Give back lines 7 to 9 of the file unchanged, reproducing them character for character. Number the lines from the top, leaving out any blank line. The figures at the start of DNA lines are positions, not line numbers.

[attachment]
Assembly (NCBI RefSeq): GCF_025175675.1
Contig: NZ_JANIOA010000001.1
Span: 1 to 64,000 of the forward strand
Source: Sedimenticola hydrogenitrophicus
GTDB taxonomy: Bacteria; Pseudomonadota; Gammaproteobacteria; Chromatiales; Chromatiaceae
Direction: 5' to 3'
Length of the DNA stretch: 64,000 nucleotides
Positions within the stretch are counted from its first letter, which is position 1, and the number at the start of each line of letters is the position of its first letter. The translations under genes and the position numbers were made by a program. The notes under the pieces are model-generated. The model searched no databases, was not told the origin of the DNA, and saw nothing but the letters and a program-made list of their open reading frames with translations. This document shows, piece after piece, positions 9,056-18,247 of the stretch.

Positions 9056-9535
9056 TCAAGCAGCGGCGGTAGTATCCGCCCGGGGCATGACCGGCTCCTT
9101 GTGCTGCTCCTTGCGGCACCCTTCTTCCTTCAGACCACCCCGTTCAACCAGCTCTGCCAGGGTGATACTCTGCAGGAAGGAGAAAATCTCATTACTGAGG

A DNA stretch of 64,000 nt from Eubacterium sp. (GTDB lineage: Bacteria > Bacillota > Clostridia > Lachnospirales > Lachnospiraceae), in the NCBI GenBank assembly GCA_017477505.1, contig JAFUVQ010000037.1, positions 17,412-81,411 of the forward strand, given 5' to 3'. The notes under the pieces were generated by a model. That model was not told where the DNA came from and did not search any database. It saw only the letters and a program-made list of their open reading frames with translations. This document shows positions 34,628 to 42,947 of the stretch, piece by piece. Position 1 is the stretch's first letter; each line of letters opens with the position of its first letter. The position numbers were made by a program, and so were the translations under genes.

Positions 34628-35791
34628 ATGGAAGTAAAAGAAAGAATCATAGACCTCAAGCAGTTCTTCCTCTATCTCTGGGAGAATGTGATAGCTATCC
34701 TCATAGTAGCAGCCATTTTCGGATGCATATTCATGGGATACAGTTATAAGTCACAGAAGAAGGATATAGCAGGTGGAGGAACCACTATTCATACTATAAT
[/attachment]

Length of the DNA stretch: 64,000 nucleotides
Positions within the stretch are counted from its first letter, which is position 1, and the number at the start of each line of letters is the position of its first letter. The translations under genes and the position numbers were made by a program. The notes under the pieces are model-generated. The model searched no databases, was not told the origin of the DNA, and saw nothing but the letters and a program-made list of their open reading frames with translations. This document shows, piece after piece, positions 9,056-18,247 of the stretch.

Positions 9056-9535